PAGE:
For a change, I’m including a guest post. Thanks, Lucy Adams, for an interesting and thought-provoking article.
Why do people read books? What are the reasons that they are among the most important inventions of human civilization? You know the answer, although you may not be aware of it.
Today I want to talk about two of the largest concepts of fiction, but let me start from afar.
If you recall history, it becomes obvious that the first prototypes of books – cave walls, clay tablets and bark – emerged as useful tools for the registration and preservation of oral folk tales, the only source of wisdom and life experience at that time. Savvy men quickly appreciated the convenience of such inscriptions and, since that time, books have become a major source of knowledge, transferring information from one person to another, from generation to generation.
Thus, the first reason for reading is the acquisition of knowledge.
The second one is more prosaic. Human life has always been rather monotonous. In ancient times our ancestors worked all day, occasionally having fun quarreling among themselves. As for modern quarrels, they happen mainly within the office … but we’re still constantly striving for new experiences and strong emotions that the monotonous daily routine can’t provide. So the second reason for reading is purely entertainment.
I can fairly say that people read books either to gain new knowledge or to have fun. But, if in ancient times these functions were often delimited, most modern books combine intellectual and entertainment components.
- An intellectual component is the thoughts and reasoning of the author, his or her morality and basic ideas. These elements don’t bring a pronounced entertainment element; they are designed to make the reader think or to teach him something.
- An entertaining component targets the emotional side; it’s everything that makes us worry and laugh – action, love and erotic scenes, conflicts and disputes, etc.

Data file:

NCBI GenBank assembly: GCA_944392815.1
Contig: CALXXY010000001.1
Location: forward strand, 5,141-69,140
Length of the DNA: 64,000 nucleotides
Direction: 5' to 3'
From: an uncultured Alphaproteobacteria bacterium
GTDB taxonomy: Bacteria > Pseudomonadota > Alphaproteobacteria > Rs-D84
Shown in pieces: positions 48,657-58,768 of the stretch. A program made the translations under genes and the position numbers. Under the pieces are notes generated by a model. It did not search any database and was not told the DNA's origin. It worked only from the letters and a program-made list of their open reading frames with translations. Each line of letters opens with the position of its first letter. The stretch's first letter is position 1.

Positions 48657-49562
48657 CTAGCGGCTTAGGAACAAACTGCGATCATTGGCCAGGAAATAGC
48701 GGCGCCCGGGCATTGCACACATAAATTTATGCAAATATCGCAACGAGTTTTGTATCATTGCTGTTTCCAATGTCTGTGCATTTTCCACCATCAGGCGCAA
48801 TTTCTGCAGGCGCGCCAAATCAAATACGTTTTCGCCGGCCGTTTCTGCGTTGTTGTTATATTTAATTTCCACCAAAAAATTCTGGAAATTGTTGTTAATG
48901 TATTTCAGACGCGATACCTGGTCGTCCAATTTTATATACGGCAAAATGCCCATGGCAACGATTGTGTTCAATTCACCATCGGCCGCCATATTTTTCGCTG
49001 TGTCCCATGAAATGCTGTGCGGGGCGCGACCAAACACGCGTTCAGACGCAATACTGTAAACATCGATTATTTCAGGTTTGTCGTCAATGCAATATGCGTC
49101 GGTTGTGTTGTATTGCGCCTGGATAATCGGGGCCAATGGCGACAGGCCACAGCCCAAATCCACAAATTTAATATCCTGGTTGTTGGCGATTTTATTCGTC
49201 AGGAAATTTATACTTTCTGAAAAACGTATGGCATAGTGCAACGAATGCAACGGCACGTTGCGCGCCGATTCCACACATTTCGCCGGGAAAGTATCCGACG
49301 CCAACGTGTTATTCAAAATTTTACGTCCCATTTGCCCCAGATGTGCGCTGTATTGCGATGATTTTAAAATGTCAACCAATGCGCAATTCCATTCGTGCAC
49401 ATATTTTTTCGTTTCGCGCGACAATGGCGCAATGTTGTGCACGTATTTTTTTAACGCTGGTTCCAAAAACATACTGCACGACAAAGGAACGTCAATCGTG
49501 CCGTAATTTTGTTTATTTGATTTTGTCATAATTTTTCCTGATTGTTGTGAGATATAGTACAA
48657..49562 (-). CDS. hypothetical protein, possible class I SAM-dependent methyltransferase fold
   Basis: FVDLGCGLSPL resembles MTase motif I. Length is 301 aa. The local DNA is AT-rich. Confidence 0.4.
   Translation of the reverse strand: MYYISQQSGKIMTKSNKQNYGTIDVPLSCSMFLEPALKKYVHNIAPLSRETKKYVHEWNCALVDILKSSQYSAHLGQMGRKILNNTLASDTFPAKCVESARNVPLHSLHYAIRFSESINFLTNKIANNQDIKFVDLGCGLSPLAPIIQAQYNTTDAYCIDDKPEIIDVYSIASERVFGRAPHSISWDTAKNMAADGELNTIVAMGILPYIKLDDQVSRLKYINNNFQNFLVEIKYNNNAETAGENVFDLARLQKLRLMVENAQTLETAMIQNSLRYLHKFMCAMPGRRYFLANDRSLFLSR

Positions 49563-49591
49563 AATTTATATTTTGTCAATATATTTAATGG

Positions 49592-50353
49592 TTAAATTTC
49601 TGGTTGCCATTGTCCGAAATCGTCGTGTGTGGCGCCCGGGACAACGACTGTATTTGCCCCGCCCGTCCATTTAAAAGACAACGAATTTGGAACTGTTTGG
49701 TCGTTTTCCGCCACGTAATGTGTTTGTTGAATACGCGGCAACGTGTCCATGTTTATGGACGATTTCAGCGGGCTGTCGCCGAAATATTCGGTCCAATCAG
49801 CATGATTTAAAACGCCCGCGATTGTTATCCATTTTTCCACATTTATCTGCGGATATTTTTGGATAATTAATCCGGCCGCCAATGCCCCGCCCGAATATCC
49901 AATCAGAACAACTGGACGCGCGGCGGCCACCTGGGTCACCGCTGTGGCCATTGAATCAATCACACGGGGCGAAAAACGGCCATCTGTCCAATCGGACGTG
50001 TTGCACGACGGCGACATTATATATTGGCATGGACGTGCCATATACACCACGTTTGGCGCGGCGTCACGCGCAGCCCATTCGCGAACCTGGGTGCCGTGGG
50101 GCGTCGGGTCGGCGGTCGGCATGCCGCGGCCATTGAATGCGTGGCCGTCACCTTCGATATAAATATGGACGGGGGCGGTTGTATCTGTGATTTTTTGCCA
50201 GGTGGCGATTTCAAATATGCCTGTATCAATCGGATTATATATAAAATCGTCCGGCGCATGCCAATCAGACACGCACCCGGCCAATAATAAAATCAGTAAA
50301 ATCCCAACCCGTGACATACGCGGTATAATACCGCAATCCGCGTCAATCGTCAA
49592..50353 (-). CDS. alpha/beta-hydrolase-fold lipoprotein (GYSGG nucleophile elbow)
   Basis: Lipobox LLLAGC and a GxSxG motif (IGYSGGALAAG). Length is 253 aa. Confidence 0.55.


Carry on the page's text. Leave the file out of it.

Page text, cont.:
Thus, the intellectual component is an appeal to the mind whereas the entertainment one is an appeal to emotions. Based on this dichotomy, I divide the whole of fiction into entertainment and intellectual, in strict accordance with the prevailing factor. This division is, of course, conditional. Why am I sure it’s necessary? See below.
Speaking about entertainment literature, I mean first of all books that are enjoyable to read at leisure, that is books that do not require undue stress and do not provoke reflections on complex topics (although entertainment literature can be represented by either ironic detective stories, which ladies leaf through in subways, or historical prose, honed during years).
The first thing I recommend paying attention to is that entertainment literature primarily addresses the reader’s emotions. This is, perhaps, the main vector of its influence. Detective stories try to awaken curiosity; romances to ignite desire; horror stories to scare; adventure stories to worry about the fate of the hero. Moreover, the degree of emotional response largely determines the success of the book; if the text causes the desired emotions, the book will doubtless be successful. It looks easy, but actually making a stranger laugh or tremble with fear is a great challenge!